I first started writing romances for publication when I was still living in Australia. When I began, I did a lot of research about writing for Romanceland, and what editors of the day were looking for. Nearly everyone I knew that was also writing, was writing for publication with Mills & Boon–about the only romances we could get in Australia at the time.
I had already joined the new Internet, and was starting to learn about all the fabulous romances and authors that were available out of North America. I couldn’t get hold of the paperbacks at that time, but I was becoming aware of the market and just how different it was from the English romances.
Fast forward several years, and I found myself living in Canada. Of course, that gave me the perfect excuse to start writing for North American markets.
One of the things that I learned very quickly was that editors were highly resistant to non-American characters or stories that were not set in the United States. As the vast majority of readers are located in the United States, this makes sense. So I swiftly had to learn how to write “American”. That meant a lot of research into American settings, the vocabulary, which is very different, and even how to set up my manuscripts for North American editors.
Fast-forward a whole lot of other years, and I started indie publishing. One of the joys of indie publishing is that you can publish anything you want.
But there’s a catch there. I could, if I really wanted to, write a romance about an amorous squid and a cowboy hero, but I don’t think it would sell many copies.
Nevertheless, sometimes I felt like it would be nice to write a book set in a place that I actually know, instead of researching everything. I research very carefully, and I don’t think I’ve had too many readers bitch at me about getting the details wrong. But when you have to look up absolutely everything, including what Americans call something as simple as a box of matches, it can get very tiresome. (Although I’ve got a lot better at it with practice!)
Now that I was indie publishing, I wanted to stretch out a little bit, and write something that was set in Canada. And of course, it had to be set in the mountains. I just love those mountains! After living in Australia where the tiniest little hill creates excitement, and is promptly labelled a mountain, actual real-life mountains with snow peaks, and clouds around them, were really stunning and very hard to forget. I just love going to the Rocky Mountains. So it was a shoo-in that the book was going to be set in the mountains.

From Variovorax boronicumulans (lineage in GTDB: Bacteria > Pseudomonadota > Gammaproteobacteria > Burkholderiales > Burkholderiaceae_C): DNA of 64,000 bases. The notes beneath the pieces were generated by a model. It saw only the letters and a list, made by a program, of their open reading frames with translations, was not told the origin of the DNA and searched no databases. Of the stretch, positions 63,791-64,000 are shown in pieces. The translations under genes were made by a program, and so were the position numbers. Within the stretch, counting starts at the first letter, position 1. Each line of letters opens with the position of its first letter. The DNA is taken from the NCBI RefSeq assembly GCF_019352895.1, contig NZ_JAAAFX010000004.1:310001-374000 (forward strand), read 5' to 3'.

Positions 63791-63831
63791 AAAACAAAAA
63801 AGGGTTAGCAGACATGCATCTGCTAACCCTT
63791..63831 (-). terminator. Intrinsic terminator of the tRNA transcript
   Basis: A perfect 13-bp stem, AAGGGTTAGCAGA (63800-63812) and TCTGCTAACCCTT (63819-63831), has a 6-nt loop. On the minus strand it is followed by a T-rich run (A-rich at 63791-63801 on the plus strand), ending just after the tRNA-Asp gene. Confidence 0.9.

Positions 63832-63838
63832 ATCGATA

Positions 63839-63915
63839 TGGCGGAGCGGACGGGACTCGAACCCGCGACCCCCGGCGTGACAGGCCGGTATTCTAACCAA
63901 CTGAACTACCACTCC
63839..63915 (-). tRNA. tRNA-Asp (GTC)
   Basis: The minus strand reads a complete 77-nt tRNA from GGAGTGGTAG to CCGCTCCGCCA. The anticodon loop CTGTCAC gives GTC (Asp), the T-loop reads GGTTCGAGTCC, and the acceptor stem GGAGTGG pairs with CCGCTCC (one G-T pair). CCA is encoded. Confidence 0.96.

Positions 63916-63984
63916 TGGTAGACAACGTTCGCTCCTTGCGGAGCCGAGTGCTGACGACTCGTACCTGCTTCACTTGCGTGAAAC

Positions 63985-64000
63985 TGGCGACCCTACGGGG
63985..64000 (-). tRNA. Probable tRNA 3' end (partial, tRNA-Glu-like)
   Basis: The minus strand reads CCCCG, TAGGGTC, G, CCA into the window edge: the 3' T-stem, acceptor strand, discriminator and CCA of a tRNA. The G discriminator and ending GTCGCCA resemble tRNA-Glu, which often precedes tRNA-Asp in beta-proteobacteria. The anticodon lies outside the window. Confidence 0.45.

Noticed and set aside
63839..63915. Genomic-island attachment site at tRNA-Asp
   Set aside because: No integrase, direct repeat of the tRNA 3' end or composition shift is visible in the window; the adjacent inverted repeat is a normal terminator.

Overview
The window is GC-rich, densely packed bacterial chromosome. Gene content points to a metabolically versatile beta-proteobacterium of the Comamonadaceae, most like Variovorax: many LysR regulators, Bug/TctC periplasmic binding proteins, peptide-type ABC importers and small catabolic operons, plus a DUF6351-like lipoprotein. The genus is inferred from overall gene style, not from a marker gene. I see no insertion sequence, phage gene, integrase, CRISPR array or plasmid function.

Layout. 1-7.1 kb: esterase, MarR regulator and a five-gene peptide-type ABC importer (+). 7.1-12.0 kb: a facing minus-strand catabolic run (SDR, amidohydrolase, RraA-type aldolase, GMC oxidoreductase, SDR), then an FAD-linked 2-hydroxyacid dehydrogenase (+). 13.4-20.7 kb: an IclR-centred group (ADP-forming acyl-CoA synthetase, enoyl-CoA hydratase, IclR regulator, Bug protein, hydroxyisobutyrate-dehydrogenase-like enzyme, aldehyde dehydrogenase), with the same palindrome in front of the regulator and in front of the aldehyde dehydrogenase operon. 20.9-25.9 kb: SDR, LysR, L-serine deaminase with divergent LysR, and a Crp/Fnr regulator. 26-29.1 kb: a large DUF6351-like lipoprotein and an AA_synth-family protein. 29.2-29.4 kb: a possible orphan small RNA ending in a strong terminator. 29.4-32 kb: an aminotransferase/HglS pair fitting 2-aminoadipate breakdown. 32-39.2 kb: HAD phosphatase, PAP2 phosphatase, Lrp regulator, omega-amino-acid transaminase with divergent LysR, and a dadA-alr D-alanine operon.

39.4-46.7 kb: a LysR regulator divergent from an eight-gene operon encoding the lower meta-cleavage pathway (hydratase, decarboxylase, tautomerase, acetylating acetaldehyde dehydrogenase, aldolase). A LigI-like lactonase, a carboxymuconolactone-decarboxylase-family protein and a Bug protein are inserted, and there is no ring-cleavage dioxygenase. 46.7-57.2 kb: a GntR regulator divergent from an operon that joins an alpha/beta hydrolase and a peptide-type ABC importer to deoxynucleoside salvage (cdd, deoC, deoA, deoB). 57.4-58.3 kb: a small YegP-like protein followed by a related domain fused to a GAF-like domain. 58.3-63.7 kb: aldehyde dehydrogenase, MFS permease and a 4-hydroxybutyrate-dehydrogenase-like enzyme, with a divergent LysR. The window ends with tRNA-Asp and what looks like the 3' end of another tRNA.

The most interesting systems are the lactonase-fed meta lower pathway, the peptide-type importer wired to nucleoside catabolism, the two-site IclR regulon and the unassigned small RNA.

Next, I had to make a decision about my hero. Because I was writing in what many Americans would consider to be a “foreign” setting, even though the foreignness is derived from a line on a map, I thought it wise to make the heroine American. But the hero could be Canadian. And as I intended to write of romantic suspense, I thought it would be interesting to make him a Canadian military hero. More research!
Canada has its Black ops, just like the United States, and so my hero, Seth, came together.
Then I asked myself the usual dipsy-doodle question, “what if…?”
What if a Canadian black ops hero, who tends to shy away from the limelight and work undercover, met someone who adores the limelight and has achieved her fair share of it and more?
That immediately suggested the idea of a super-famous Hollywood heroine. But not just any heroine. What if I made her one of the super brats? The hero is upright, law-abiding, sensible, and self-contained. So the heroine had to be a brat, and anything but sensible, law-abiding, upright, or self-contained.
However, a brat doesn’t make an interesting romance heroine, because there is an element of immaturity in a brat that means true love is next to impossible to achieve. So I needed my super brat heroine to be slightly more stable and capable of love. So I made her a former super brat, who is trying very hard to go straight.
Add in a triad assassin, a completely screwed up Hollywood family, drug and alcohol addiction left right and centre, mountains, and Christmas…which means snow!
Honestly, this book is also one that almost wrote itself. Once I had those elements in place it all fell together like a jigsaw puzzle. That has to be one of the best moments in the development process of a novel. There’s a tiny shift in your perception, and an almost audible click in your mind. Suddenly, you can see the whole story, right there, in your head. All you have to do is write it down.
I do love telling stories.
Fatal Wild Child was only the second indie title I released, but it still remains one of my quiet little favourites because it is set in Canada, unlike the vast majority of my books.
Fatal Wild Child is part of a six book discount deal that begins later this month. Keep reading these blog posts to find out more closer to the end of the month.